Seven years. Gardeners are a patient lot, they have to be. Many plants work on the timescale of years; a year to germinate, a few years to move on from seedling stage, a few more years to mature and then finally flower. It ranges from annuals, which grow, flower and die in a single season, to something like Wisteria, which will have you waiting for up to twenty years for flowers (if it was started from seed). For the plants that I’ve grown from seed, most have taken two years to flower, which is typical of standard herbaceous perennials. Some plants – such as irises and agapanthus – have taken a couple of years more as they need longer to germinate and establish.
The current record of waiting for a plant to flower is about to be handed to the Strelitzia, or the Bird of Paradise plant (also known as the Crane flower). Strelizia is a tropical plant with highly unusual flowers that look like the beak and decorative plumage of an exotic bird, it really is quite breath-taking. Now, after seven years of growing, it is finally on the verge of flowering. The very first “boat” is gradually tipping over to horizontal and colouring, ready to open in couple of weeks. I will finally be able to see this flower in person, in our own home as opposed to in books, the internet or on holiday.
This lone plant of Strelitzia Reginae is all that’s left from a pack of fifteen seeds, only this one germinated, survived and subsequently grew. Over the course of its lifetime it’s been indoors and outdoors, sheltered and exposed, potted on several times, mulched, watered, fed, sunned, shaded, pampered, neglected and had all manner of prayers, sacrifices, curses and fertilizer thrown at it. From the single seed that germinated seven years ago we now have a substantial plant – or I should say plants as this Strelitzia has divided several times, it’s hard to count how many we now have, I’d say about five and a half as it’s also in the middle of dividing as well as flowering. In another year or two it might be fairer to call it a “stand” of Strelitzia.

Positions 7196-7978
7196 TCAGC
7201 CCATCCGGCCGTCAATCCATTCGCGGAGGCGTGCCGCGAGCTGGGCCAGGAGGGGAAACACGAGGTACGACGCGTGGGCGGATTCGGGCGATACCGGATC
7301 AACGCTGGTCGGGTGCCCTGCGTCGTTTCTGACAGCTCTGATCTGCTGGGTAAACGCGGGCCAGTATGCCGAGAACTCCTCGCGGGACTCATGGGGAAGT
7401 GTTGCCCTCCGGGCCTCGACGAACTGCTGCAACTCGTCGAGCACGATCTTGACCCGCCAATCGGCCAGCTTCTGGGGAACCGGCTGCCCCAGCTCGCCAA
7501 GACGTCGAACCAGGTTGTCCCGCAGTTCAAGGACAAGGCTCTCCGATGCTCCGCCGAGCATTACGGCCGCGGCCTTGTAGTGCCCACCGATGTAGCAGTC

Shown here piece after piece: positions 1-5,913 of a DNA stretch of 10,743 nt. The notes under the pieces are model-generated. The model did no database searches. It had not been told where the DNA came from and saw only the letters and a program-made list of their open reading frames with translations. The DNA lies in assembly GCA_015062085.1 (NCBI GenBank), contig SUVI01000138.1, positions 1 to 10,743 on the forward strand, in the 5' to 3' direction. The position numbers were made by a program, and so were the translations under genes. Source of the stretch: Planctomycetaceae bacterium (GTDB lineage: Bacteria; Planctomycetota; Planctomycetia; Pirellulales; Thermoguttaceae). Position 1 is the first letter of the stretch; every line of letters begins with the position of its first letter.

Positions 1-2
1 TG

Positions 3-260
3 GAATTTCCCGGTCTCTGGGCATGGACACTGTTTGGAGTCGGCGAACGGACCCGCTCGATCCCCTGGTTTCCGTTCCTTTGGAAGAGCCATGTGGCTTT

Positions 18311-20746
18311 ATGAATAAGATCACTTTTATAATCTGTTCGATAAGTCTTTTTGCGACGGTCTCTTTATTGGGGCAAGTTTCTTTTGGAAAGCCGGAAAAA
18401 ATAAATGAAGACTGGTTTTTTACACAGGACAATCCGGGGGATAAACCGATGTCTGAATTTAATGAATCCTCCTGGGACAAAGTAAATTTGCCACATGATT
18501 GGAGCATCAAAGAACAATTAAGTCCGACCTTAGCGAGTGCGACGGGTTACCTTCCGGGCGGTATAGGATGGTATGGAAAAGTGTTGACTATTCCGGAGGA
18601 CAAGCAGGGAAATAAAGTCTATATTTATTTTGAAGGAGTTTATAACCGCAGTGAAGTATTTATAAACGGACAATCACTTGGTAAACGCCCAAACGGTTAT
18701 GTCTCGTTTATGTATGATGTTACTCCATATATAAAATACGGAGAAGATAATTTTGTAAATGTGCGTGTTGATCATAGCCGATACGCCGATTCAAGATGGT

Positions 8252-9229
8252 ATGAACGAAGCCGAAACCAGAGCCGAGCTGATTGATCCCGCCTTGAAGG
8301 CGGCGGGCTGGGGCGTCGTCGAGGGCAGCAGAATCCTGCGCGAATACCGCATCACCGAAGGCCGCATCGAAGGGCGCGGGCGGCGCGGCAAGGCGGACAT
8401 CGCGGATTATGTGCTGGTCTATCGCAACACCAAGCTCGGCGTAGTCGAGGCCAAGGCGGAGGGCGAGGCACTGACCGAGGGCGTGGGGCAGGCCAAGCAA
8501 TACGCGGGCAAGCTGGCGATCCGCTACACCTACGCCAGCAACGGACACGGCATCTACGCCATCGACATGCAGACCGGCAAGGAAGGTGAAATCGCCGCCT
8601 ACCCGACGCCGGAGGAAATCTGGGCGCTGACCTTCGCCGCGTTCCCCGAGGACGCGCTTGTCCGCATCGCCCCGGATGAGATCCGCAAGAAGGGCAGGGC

Strelitzia normally takes four to five years to flower, which still a long time to wait. For some reason, ours had decided to repeatedly divide instead of remaining as a single plant. The bad news was that as the plant put its energy into dividing, it didn’t flower, the good news is that each division will grow away separately and each one can flower, which is the reason why after waiting seven years for a single flower from this plant, four have come along at once; that’s a better track record than busses.
The three tips are the other flower stems
I can’t remember the first time I saw Strelitzia nor whether it was in a book or on holiday, but I became besotted with it. The stunning bird-mimicking flower was like no other I’d ever seen and I had to have it. It’s the reason why I still have this plant, seven years later. I’m not sure I would have had the patience for a plant I didn’t care as much for. There were many times where we nearly lost it (such as when it got blasted by icy wind that turned a whole side black that took two years to recover) and other times where I came close to throwing it out as a lost cause, not worth the hassle of keeping it around, year after year. It had a sickly upbringing, with mottled brown patches and die-back developing on leaves that it is only now managing to out-grow.
I’m so eager to see the first flower open, it’s been seven years in the making but these recent weeks of watching the prepare to open feels like the longest part of the wait.